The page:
She nodded and told me to take a seat. I turned to the waiting area, greeted by the gloomy faces of the young and old. I guess insanity doesn’t discriminate. On the table in front of me lay a pile of magazines I had never heard of. I picked one up and sifted through it. All the magazines in the Union Medical Facility were odd. Each magazine was over a decade old, but they were in pristine condition, as if no one had ever touched them. I landed on a page that titled Secure Beneath Mother’s Wings: do not worry, we are looking out for you. The page was entirely red, and the article was written in black. The first line read: You have nothing to fear if you have nothing to hide. “Mr. Tobin, the Doctor will see you now,” the receptionist called over the intercom. I hate when they do that. Ever heard of privacy? They’re a private company but they can’t keep my name to themselves. I got up, holding my wet jacket in my arms and headed for room 9.

In the morning, I had sat in front of the mirror practising what I would tell Doctor Brown; but anything that I intentionally plan never turns out the way I want it to. I always get these grandiose notions before I see her that I will tell her everything, exactly how I have been feeling. But I don’t. As soon as I sit down in front of her and she starts asking me questions, I lose motivation. It’s like her menacing, unpleasant smile diminishes any hope I have of confiding in her. And then I don’t want to tell her anything. I find it almost excruciating to talk openly about how I feel and, even if they say they are no one to judge, they are. Everyone judges you, maybe not intentionally, but instinctively. It is engrained in the psyche of the twenty-first century man, or woman; but in my case, man. If there is one thing I don’t want, it’s to be judged.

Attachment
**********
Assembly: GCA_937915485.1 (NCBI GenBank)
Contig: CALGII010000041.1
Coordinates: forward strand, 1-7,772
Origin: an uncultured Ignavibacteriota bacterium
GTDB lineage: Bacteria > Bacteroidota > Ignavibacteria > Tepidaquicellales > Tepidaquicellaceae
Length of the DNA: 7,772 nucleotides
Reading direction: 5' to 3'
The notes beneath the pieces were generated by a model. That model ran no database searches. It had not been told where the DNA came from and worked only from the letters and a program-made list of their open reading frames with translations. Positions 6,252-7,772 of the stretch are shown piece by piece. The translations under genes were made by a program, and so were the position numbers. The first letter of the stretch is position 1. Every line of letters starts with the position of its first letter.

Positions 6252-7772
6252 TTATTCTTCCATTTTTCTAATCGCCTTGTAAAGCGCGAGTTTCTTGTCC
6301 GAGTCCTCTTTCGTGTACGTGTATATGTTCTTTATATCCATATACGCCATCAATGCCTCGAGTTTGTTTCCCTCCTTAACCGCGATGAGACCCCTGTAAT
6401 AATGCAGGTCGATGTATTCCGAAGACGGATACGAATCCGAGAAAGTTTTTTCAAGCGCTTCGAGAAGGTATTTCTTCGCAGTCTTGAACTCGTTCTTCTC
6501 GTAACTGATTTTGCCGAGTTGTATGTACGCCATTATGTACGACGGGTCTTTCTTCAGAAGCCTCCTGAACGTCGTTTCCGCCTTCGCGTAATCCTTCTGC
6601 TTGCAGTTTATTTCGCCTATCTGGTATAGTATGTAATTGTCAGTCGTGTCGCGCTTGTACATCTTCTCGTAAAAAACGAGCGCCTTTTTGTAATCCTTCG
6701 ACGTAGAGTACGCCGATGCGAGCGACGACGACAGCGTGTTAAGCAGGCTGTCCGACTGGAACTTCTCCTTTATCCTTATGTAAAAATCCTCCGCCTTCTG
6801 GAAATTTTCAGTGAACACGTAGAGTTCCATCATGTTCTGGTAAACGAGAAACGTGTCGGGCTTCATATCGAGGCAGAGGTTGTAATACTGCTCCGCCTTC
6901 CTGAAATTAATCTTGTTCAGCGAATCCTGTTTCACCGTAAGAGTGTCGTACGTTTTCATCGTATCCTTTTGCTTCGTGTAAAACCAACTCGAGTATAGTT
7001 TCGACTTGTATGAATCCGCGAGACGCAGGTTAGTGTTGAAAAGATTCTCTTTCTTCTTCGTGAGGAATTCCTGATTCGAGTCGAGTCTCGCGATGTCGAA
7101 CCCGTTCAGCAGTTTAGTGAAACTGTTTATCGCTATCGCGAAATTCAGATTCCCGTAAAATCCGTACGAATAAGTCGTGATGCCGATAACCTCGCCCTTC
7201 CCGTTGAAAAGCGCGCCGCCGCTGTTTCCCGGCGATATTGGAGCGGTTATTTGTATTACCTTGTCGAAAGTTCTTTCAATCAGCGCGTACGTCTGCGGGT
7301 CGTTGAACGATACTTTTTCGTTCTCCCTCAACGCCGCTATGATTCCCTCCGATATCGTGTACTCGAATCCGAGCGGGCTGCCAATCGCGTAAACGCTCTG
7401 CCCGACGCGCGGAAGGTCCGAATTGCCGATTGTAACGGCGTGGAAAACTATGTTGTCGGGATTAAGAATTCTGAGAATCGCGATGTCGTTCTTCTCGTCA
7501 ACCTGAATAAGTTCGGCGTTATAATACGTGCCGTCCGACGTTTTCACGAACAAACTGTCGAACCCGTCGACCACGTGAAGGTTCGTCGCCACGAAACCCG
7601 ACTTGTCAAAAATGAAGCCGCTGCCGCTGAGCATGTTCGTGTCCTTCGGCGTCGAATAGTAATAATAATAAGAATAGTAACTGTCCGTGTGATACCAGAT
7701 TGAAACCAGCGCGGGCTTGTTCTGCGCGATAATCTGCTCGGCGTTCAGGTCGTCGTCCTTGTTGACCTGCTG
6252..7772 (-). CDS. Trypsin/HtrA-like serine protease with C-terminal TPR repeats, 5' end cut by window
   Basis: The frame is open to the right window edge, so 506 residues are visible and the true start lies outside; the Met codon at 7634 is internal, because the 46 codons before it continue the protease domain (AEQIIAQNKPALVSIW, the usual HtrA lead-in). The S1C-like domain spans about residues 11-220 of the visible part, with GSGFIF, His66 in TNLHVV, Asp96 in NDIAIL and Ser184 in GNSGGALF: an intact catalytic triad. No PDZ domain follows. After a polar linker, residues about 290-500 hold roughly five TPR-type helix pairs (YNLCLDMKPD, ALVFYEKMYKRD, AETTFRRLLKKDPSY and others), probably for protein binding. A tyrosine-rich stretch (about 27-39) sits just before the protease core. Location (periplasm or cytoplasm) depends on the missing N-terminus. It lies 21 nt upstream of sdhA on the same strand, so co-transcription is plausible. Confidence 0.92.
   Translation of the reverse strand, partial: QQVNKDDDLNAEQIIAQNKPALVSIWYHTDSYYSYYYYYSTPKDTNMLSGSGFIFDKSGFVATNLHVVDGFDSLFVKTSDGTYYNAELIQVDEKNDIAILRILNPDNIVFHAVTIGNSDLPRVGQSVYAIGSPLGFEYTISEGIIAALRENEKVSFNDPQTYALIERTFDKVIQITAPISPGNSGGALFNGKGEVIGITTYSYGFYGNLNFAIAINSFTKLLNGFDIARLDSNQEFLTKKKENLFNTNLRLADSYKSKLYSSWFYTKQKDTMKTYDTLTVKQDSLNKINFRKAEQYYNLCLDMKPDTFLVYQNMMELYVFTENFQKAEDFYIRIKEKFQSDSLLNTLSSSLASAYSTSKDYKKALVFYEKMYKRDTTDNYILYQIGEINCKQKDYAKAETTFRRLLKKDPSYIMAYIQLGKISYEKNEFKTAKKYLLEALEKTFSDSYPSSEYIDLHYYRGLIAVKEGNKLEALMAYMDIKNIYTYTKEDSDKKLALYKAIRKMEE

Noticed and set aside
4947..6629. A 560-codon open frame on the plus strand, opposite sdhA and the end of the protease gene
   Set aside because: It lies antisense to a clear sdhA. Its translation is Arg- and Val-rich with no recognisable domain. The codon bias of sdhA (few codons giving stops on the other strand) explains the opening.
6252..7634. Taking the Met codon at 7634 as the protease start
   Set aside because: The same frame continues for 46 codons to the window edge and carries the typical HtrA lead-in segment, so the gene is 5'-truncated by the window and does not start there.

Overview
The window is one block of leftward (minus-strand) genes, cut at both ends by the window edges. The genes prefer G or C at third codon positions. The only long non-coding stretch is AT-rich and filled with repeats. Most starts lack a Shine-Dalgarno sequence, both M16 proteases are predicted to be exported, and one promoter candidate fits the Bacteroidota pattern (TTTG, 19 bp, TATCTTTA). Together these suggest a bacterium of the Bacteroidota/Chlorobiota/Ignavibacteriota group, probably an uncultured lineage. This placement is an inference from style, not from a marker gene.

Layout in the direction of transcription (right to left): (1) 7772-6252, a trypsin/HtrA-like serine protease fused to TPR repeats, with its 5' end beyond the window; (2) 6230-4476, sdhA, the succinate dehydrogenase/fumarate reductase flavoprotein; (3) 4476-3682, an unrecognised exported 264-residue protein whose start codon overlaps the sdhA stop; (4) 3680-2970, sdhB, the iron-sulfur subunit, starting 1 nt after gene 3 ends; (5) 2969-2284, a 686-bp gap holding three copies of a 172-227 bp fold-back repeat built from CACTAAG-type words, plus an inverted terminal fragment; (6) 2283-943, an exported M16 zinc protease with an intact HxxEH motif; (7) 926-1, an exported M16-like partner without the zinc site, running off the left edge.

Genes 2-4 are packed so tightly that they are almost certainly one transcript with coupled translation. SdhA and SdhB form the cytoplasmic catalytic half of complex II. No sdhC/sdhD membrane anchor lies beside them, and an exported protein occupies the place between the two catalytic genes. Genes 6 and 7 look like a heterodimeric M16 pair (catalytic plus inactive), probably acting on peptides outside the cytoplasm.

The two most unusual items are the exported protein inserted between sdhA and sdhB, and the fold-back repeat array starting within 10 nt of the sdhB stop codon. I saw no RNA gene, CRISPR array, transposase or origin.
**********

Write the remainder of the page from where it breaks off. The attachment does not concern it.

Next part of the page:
They prescribed me a new medication and it’s causing me, among other things, to hallucinate. Whenever I have these strange visions, my thoughts are scrambled, I can’t think clearly or even trust my own thoughts. Every morning when I wake up, I’m caught in the everlasting dilemma of whether or not to force three red pills down my throat, or face the stark, bare ass of the blues. I hold the pills in the palm of my hand and stare at them for a while as I decide. I take a pill to my ear and shake it, listening to the tiny spheres of serotonin powder bouncing off of each other inside. The pills never seem to work either, but I keep trying. I don’t have a great life, but I don’t always want to be like this. I want to get better. But any inconvenience seems like a catastrophe and any argument seems like a war. I live my life in extremities, ricocheting off one mishap to another. I’m not a special person by any means. I even look bland. I don’t have any defining features and my clothes are just as exciting as my face. I have greyish brown hair, brown eyes, not almond or hazel, just brown; and a normal, slightly crooked nose. And, while this is my face, whenever I look at myself in the mirror, I don’t recognise myself. I don’t look like me. I haven’t felt at home in my own skin in a long time, but instead feel like I’ve been fitted with a stranger’s. I’ve never really felt all that at home anyway, but I’ve been feeling increasingly disassociated from myself, like someone else is controlling me. Sure, I can think but I’m not the one in control of it. It feels like I don’t even have a true identity anymore, not my own anyway. I lost that a long time ago. Instead of telling Doctor Brown all of the shit that is going on inside my destructively restless mind, I decide to tell her of my strange and eerie hallucinations, specifically about Seán. “Well, hallucinations are normal at the start, Martin,” Doctor Brown informs me, nodding encouragingly for me to believe her. But, for some reason, I don’t believe her. I have been on many different medications before. I have just never felt quite like this.